The Australian Prudential Regulation Authority — the country’s key regulator of financial groups, such as banks, building societies, big super funds and activity such as home lending — has made an unprecedented series of criticisms of past Labor and Coalition governments over funding policies, which it warns could place the integrity of the regulation of the country’s financial system in jeopardy.

In its submission to the Financial System Inquiry, chaired by former Commonwealth Bank CEO David Murray, APRA warned that efficiency dividends, the preferred method of forcing cost cuts on the public service, “is not well-suited to an organisation such as APRA, and can constrain APRA’s strategic planning and the pursuit of its statutory objectives”. The sustained level of complaints and fears about the level of future funding and resources dominates the APRA submission. By contrast, the submissions from the Reserve Bank and Treasury do not discus resources or funding of their supervisory roles and powers.

And the regulator saw dangers in the efficiency dividend approach, which it warned:

“… would require APRA to reduce current levels of supervisory intensity, for example, by cutting back on the frequency or depth of routine activities and thematic risk reviews, to recruit staff of reduced experience or to de-prioritise prudential policy and operational projects. These would not be APRA’s preferred choices if current levels of safety in the Australian financial system are to be maintained.”

The regulator argues it now falls short of international best practice because it is subject to government funding decisions that could potentially be politically influenced.

APRA’s criticisms range from the historical — the impact of funding cuts in the years of prime minister John Howard and treasurer Peter Costello after its creation in the late 1990s in the wake of the Wallis Inquiry into the financial system — through to the present day:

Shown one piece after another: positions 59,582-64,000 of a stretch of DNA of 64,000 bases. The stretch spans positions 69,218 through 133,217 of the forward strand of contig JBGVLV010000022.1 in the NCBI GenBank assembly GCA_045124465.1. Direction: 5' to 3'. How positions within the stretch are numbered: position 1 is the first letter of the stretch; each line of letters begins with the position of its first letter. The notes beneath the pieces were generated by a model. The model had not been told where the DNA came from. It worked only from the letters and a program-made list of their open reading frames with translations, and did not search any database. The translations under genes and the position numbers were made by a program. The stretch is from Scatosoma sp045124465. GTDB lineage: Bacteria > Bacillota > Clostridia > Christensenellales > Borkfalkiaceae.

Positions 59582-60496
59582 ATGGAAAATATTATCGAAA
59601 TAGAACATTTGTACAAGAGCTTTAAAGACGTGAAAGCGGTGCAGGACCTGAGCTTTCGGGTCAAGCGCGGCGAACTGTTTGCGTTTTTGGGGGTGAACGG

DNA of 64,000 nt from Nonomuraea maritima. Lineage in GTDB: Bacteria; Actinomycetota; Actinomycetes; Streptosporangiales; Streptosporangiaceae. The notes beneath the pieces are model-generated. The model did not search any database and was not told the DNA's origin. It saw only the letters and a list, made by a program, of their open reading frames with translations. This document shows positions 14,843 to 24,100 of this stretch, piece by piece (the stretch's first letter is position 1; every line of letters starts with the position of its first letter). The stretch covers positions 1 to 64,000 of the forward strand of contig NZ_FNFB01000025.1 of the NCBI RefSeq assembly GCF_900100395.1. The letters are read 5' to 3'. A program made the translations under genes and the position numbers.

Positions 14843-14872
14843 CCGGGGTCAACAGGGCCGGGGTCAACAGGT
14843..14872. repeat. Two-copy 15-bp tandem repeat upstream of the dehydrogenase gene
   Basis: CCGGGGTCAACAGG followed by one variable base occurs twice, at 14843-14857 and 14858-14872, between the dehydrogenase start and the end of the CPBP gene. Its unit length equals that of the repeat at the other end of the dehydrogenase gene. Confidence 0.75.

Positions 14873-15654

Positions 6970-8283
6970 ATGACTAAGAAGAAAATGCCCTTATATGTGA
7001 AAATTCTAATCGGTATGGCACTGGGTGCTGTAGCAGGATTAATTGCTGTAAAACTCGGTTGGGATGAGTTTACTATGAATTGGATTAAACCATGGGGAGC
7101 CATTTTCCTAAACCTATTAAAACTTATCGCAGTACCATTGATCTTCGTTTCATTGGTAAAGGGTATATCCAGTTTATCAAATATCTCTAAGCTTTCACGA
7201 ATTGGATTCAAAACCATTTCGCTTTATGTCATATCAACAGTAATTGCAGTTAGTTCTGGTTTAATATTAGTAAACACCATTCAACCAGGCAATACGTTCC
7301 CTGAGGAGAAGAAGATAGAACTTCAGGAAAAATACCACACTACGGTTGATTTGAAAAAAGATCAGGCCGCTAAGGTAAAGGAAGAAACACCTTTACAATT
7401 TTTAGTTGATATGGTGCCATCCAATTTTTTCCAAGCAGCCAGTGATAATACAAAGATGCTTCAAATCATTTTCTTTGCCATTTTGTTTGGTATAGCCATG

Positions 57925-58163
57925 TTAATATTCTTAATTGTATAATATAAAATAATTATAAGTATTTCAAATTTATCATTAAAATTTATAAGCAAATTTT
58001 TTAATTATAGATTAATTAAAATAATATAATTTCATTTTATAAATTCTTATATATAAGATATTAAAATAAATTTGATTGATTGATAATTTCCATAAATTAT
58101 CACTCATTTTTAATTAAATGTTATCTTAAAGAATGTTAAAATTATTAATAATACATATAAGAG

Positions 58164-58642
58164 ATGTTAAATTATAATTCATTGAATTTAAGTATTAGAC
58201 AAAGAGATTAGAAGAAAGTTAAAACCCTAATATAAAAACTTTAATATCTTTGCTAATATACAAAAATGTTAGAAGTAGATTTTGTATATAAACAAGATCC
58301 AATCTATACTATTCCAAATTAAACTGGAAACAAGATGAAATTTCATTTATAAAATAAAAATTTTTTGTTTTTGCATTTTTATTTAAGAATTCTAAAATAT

“At the time of APRA’s establishment in 1998, around 550 staff were engaged in prudential supervision and associated corporate functions in its 11 predecessor agencies. By eliminating duplicate functions, integration was expected to produce an efficiency dividend in terms of staff positions, and it did. Staff positions in the corporate areas particularly were reduced. However, integration and the movement of the majority of functions to Sydney also saw APRA lose experienced staff in frontline supervision and specialist risk areas. By the time of HIH Insurance’s collapse, APRA staff numbers were below 400. At these levels, APRA was exposed as being substantially under-resourced.”

And the former ALP government of prime minister Julia Gillard and treasurer Wayne Swan comes in for criticism for their demand for efficiency dividends over the last three budgets, and as projected by the 2013-14 forward estimates: